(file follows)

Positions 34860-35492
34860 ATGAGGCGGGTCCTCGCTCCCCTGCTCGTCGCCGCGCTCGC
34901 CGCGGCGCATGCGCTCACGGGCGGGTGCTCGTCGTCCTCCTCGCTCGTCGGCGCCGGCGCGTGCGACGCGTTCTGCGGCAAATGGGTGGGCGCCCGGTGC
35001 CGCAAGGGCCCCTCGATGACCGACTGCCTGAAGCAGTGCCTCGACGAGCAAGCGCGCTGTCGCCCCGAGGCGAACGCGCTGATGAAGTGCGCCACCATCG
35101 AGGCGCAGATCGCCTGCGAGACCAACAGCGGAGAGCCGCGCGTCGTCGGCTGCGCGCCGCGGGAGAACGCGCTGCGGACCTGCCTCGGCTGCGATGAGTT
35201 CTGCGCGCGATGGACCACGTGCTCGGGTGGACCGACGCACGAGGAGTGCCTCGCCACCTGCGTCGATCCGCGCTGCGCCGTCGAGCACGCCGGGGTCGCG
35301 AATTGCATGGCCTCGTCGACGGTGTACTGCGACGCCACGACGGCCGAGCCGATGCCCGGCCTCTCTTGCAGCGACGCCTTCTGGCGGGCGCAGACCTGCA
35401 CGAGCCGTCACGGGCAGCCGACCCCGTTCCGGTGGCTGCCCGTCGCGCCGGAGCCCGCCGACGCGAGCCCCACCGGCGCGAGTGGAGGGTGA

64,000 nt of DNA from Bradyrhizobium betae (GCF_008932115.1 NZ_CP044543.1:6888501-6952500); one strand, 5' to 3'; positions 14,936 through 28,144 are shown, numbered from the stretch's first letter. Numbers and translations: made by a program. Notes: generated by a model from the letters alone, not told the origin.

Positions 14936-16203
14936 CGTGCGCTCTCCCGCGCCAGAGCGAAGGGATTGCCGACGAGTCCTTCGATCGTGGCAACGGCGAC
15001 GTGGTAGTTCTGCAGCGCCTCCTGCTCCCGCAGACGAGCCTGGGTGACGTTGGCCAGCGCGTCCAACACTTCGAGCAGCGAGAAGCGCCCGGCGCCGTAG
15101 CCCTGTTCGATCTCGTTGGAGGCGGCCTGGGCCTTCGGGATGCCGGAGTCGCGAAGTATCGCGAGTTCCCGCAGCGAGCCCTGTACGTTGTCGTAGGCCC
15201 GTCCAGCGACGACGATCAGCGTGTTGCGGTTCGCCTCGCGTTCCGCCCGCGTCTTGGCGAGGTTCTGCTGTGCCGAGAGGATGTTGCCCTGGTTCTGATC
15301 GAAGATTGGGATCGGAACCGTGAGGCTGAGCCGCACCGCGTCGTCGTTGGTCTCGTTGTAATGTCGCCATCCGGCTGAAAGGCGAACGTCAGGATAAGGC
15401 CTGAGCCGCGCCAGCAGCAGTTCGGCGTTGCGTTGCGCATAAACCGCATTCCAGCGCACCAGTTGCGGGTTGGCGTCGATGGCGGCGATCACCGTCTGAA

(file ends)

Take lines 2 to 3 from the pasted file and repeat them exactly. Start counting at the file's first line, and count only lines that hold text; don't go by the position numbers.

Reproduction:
34860 ATGAGGCGGGTCCTCGCTCCCCTGCTCGTCGCCGCGCTCGC
34901 CGCGGCGCATGCGCTCACGGGCGGGTGCTCGTCGTCCTCCTCGCTCGTCGGCGCCGGCGCGTGCGACGCGTTCTGCGGCAAATGGGTGGGCGCCCGGTGC